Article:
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Following. Will be pulling my 2001 Halvorsen Gourmet Cruiser this spring. Hopefully a short-haul. Fingers crossed.
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Old 01-24-2020, 08:47 PM   #15
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Thanks for the Pics Vadim. The hull looks great! I have the barrier coat sitting beside the boat. Below the waterline might be the next project. How did you find it to apply? Did you roll and tip or does it level out enough if just rolled?

I strongly recommend Alexseal Paint. I just sprayed the boat with flag blue last night. The finish is literally like a mirror. This is my first time painting but I was expecting the primer to cover over more flaws than it did. When sprayed pin holes and small cracks show right through. I went around and dabbed primer with no reducer on small problem areas to build them up and found that worked well. Then sanded everything smooth with a pneumatic random orbit and 400grit.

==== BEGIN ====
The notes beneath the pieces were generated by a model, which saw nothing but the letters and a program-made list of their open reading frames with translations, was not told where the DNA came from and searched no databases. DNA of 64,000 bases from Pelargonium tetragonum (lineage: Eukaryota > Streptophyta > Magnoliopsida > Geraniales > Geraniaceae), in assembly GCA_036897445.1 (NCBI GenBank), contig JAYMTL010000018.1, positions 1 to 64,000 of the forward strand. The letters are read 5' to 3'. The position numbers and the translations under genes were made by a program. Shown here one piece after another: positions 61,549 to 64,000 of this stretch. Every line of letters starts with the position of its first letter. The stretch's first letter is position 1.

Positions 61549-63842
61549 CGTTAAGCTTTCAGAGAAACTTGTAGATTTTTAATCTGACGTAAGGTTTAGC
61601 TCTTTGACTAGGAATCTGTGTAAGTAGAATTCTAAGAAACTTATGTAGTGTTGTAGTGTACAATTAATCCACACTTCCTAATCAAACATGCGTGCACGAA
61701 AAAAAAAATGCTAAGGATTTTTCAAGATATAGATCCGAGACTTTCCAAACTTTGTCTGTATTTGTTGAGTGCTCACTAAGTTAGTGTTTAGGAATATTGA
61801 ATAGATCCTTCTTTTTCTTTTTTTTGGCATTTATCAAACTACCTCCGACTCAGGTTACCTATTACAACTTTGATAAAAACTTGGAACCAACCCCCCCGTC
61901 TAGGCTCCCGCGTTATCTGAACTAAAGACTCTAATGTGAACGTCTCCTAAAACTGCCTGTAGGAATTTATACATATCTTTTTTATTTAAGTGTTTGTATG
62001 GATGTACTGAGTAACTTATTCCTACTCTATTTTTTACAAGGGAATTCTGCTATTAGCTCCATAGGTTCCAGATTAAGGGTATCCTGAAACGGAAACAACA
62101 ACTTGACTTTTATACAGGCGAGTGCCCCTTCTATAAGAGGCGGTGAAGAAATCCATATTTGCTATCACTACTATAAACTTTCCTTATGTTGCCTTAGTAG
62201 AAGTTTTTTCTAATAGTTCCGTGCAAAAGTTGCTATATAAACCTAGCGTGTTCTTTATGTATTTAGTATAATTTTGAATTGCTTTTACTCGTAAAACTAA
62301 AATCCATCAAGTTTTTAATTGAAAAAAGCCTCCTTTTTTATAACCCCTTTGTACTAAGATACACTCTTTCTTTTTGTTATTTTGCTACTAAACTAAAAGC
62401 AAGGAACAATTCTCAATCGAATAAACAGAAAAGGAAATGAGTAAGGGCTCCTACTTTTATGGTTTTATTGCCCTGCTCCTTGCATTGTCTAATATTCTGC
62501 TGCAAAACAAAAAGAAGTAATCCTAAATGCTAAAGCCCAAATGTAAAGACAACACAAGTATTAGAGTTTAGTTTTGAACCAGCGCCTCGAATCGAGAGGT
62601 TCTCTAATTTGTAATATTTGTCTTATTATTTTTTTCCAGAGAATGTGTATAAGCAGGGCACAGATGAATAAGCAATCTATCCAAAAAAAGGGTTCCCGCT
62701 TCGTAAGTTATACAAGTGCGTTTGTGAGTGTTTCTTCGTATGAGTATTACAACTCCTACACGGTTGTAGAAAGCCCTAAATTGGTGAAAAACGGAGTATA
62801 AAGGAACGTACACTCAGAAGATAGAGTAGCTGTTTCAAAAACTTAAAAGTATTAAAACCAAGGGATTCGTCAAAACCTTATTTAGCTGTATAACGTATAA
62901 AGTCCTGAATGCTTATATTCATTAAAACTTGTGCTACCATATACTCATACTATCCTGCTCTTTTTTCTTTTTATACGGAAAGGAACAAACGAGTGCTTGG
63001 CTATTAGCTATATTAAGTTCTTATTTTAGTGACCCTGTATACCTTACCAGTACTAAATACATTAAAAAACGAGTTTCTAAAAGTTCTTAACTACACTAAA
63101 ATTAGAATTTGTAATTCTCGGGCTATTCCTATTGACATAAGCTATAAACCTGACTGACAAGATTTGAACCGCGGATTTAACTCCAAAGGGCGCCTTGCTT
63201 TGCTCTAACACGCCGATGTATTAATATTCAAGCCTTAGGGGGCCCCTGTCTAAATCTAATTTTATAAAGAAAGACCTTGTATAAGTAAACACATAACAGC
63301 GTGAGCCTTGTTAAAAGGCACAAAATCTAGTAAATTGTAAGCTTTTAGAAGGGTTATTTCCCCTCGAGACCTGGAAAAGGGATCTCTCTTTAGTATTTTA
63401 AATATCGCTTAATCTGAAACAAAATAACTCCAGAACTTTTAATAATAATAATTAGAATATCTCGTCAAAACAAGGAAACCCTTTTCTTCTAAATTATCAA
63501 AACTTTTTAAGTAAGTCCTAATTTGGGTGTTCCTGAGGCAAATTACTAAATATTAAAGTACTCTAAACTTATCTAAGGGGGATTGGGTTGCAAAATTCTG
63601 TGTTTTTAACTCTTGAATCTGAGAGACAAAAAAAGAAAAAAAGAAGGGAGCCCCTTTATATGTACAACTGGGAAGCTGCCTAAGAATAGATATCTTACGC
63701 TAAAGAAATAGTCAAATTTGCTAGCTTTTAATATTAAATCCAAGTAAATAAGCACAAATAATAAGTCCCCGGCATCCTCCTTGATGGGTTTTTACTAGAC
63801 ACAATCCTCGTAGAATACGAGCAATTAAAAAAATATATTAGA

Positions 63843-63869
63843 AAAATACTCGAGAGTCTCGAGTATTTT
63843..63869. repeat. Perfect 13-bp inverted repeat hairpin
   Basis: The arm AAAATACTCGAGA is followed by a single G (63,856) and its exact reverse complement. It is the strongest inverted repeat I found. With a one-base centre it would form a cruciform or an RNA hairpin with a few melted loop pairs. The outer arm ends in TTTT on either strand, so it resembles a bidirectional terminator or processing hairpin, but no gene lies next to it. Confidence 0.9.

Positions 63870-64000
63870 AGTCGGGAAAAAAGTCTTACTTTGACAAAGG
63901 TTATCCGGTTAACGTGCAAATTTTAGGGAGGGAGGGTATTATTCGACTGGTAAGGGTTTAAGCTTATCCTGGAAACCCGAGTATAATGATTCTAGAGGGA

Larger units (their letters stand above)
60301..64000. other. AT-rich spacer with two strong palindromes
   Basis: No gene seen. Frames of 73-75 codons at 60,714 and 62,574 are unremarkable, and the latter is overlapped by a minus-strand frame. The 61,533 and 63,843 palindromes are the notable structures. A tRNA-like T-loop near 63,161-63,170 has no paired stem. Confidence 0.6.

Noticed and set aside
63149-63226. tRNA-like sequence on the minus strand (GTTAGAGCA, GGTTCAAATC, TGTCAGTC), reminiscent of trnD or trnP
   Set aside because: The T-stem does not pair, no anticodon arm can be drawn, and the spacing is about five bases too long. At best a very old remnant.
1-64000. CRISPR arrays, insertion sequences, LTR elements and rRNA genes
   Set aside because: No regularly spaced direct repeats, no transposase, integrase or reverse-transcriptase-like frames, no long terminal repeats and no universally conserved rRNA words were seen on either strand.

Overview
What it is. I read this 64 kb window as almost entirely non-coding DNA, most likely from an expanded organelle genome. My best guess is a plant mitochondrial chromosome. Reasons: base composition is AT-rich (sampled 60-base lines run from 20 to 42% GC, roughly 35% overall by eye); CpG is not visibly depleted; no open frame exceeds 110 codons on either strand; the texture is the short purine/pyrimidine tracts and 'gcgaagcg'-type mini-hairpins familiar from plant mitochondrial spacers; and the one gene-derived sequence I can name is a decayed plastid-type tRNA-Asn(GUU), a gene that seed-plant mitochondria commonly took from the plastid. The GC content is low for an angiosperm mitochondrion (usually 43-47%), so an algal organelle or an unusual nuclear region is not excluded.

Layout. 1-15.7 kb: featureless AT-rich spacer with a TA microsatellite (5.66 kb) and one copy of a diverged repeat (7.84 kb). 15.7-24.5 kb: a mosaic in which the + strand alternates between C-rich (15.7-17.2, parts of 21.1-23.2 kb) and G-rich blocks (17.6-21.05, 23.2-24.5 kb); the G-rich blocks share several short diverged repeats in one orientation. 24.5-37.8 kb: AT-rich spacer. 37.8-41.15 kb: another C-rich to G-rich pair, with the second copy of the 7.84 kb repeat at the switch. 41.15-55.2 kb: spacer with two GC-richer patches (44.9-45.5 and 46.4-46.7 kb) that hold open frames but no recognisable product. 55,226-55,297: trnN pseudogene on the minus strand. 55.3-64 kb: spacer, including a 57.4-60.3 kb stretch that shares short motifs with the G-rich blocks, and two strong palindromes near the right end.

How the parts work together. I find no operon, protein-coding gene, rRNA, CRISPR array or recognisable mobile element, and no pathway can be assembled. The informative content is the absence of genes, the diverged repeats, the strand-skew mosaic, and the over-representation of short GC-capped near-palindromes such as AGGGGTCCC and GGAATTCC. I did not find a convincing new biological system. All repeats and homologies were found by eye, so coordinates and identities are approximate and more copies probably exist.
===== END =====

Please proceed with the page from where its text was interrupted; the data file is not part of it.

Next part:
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Old 01-24-2020, 08:59 PM   #16
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The barrier coat is just roll on, no tipping. With 2 part paint any imperfections will show through. Primer wonít cover them, they need to be filled and sanded before priming. Or just live with the minor imperfections. It has to look so much better than it did.
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Old 01-24-2020, 10:19 PM   #17
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Thanks for the Pics Vadim. The hull looks great! I have the barrier coat sitting beside the boat. Below the waterline might be the next project. How did you find it to apply? Did you roll and tip or does it level out enough if just rolled?